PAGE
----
Hamas has been anxious to maintain the momentum of the weekly “Great March of Return” demonstrations in Gaza, which have highlighted the Palestinian cause through the international media, revealing unarmed Palestinian youngsters bravely fighting for their homeland against a powerful, bloodthirsty and cruel enemy. But Hamas has also been concerned about the high casualties — since the protests began at the end of March this year, more than 200 Palestinians have been killed and 10,000-plus have been injured. The agreement allows it to continue the protests but without harm to the demonstrators.
The agreement between Hamas and Israel is important for the latter as well. Prime Minister Benjamin Netanyahu, in candid remarks to the media on October 29, said that Israel “has no interest in toppling the Hamas regime” in Gaza. He said the collapse of the Hamas administration “would blow up in our faces.” He pointed out that military action in Gaza would give no advantage to Israel. This is because “we would still have no-one to give it to,” he said. He was making it clear that he had no interest in assuming responsibility for the administration of two million disgruntled Palestinians in Gaza, who are living in squalid conditions in the world’s largest prison.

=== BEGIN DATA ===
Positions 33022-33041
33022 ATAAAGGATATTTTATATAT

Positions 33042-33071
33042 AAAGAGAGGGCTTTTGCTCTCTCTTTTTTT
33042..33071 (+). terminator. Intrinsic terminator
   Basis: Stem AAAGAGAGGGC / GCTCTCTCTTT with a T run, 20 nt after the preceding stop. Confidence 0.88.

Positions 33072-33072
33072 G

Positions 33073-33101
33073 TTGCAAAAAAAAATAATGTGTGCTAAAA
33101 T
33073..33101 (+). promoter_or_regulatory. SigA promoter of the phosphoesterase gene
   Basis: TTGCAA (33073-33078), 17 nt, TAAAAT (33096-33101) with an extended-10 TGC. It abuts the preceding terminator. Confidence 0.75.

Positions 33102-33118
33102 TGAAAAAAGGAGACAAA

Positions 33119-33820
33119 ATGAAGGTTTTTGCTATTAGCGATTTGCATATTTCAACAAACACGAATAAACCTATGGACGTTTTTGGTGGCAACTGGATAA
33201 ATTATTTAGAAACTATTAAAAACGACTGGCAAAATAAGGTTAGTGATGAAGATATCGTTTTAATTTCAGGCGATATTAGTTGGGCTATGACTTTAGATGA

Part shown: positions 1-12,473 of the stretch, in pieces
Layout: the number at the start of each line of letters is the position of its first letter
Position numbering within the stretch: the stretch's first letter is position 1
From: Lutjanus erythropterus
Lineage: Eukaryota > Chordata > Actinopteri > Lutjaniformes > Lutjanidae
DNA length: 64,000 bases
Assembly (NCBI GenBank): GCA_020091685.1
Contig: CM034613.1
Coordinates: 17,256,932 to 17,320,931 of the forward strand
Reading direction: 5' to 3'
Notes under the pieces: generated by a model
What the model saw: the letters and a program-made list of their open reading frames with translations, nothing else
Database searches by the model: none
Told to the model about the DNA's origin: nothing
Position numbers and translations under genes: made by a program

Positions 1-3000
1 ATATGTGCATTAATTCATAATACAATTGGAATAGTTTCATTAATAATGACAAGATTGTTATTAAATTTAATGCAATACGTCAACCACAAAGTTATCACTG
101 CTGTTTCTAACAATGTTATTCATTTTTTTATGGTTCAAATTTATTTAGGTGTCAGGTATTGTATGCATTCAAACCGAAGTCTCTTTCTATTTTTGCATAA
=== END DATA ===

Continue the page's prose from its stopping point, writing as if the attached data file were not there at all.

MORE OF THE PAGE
According to observers, once the “tahdi’a” (lull or calming down) holds in Gaza, Egypt is likely to promote further indirect engagement between Hamas and Israel to address other issues, such as the return of the bodies of two Israeli soldiers and the release of two civilians in custody in Gaza.

4. Iraq: Iraq’s new Prime Minister Adel Abdul Mahdi took the oath of office end-October along with 14 ministers of a Cabinet that needs 22 members. This marked the culmination of a month-long process of political uncertainty, turbulence and deal-making since he was named prime minister by newly appointed President Barham Salih.

Muqtada Al-Sadr, whose Sairoon alliance romped home with the highest number of seats in Parliament, had wanted to see a government of technocrats, not politicians, in Baghdad. As the complex process of coalition development came to an end in late September, with Al-Sadr aligning with the No. 2 grouping, the Fatah alliance headed by Hadi Al-Amiri of the Iran-backed Popular Mobilization Units militia, he identified Abdul Mahdi, former finance minister and vice president, as the appropriate leader of the next government.

However, Al-Sadr and Al-Amiri do not share the same views on government formation. Al-Sadr rejects the old “quota” system of allotting ministerial portfolios to political groups — a veritable division of national spoils — while Al-Amiri wishes to see rewards for groups like his own that have made great efforts to combat Daesh. His focus is on the interior and defence portfolios.

This divide prevented Abdul Mahdi from obtaining parliamentary approval for eight ministers, including the interior, defence and justice ministers. The two competing alliances, though ostensibly on the same side, vetoed each other’s nominees in a destructive zero-sum endeavour. However, the prime minister was able to get ministers for foreign affairs, oil and finance, and is retaining with himself the interior and defence portfolios. There are threats of impeachment against some ministers for past misdemeanours.